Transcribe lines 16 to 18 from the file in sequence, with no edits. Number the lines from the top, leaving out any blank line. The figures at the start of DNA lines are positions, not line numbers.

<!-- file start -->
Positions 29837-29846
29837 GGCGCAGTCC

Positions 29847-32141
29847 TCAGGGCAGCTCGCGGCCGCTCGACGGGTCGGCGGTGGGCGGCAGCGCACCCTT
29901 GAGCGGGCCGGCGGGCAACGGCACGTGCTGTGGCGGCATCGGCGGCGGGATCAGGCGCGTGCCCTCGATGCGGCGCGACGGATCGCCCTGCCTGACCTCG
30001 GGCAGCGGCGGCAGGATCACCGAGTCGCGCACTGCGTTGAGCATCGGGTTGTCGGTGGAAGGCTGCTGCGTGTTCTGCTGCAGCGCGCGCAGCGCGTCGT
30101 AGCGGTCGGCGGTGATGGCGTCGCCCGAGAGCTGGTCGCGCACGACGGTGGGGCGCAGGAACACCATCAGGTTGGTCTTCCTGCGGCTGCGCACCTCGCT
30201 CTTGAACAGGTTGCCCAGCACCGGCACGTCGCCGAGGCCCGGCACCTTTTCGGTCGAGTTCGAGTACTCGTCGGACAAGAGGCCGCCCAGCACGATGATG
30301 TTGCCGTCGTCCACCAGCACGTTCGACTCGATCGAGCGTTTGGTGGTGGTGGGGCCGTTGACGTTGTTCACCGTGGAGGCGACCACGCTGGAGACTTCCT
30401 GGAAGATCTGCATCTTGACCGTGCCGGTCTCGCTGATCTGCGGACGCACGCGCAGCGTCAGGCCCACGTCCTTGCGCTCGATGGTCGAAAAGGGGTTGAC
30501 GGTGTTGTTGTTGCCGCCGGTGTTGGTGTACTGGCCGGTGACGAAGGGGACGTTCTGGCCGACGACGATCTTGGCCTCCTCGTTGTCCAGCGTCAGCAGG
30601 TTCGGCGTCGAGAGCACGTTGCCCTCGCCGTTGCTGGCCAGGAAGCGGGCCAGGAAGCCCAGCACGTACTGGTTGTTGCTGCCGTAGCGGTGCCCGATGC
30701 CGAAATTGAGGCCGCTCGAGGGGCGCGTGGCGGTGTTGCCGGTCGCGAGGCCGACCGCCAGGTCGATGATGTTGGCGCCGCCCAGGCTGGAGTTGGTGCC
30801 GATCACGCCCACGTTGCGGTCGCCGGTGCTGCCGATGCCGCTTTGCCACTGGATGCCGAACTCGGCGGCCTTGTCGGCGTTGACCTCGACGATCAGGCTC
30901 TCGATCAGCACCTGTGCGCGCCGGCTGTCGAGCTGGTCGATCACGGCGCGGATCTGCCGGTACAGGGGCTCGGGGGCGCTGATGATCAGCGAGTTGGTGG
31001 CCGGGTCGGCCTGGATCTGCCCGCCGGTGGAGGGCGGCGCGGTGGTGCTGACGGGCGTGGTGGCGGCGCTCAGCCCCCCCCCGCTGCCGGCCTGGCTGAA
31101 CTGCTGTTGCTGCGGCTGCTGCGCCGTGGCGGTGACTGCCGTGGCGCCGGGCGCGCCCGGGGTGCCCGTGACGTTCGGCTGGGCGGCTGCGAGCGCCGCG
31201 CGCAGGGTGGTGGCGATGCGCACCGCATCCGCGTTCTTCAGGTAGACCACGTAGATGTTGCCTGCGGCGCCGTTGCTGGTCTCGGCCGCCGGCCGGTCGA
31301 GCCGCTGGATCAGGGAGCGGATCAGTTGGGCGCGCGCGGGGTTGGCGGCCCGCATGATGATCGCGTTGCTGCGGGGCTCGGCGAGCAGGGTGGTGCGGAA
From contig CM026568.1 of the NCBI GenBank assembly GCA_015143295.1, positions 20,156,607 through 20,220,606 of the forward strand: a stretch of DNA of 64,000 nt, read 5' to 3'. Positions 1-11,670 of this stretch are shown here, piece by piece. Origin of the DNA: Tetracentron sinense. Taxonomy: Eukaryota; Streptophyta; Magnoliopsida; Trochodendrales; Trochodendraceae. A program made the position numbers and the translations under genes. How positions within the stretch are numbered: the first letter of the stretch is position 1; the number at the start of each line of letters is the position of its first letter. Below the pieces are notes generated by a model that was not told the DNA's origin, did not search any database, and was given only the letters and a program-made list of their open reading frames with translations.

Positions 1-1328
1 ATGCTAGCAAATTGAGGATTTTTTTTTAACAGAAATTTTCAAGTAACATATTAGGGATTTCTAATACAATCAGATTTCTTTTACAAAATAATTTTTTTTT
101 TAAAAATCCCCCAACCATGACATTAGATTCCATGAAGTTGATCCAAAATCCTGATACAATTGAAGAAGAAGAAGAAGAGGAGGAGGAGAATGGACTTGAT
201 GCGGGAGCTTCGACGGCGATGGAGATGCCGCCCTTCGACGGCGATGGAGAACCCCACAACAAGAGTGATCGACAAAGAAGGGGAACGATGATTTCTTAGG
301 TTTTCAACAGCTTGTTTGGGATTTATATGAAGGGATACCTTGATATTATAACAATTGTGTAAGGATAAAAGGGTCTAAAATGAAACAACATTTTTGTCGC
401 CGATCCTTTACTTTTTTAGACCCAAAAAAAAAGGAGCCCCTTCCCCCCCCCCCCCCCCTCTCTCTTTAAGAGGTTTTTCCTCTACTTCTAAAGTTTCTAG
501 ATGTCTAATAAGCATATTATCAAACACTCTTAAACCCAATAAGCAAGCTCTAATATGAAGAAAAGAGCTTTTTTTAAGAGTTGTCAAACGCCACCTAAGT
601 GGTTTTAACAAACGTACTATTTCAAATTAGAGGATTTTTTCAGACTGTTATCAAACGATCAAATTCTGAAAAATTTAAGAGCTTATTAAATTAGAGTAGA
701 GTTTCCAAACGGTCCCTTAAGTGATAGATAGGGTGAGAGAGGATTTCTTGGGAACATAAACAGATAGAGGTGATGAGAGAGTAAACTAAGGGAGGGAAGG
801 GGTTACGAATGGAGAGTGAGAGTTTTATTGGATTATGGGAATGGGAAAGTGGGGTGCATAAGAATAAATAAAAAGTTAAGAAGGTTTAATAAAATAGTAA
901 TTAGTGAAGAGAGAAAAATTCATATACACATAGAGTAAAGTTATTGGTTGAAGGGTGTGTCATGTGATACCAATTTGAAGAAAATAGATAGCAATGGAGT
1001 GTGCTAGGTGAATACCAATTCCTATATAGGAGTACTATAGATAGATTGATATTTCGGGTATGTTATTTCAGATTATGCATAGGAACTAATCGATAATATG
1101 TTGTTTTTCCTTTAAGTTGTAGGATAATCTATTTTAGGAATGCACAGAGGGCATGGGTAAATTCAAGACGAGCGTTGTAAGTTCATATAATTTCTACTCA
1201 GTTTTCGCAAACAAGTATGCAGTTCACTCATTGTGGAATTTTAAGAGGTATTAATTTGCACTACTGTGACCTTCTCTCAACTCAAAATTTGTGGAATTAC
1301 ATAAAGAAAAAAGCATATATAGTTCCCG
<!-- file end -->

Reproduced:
31001 CCGGGTCGGCCTGGATCTGCCCGCCGGTGGAGGGCGGCGCGGTGGTGCTGACGGGCGTGGTGGCGGCGCTCAGCCCCCCCCCGCTGCCGGCCTGGCTGAA
31101 CTGCTGTTGCTGCGGCTGCTGCGCCGTGGCGGTGACTGCCGTGGCGCCGGGCGCGCCCGGGGTGCCCGTGACGTTCGGCTGGGCGGCTGCGAGCGCCGCG
31201 CGCAGGGTGGTGGCGATGCGCACCGCATCCGCGTTCTTCAGGTAGACCACGTAGATGTTGCCTGCGGCGCCGTTGCTGGTCTCGGCCGCCGGCCGGTCGA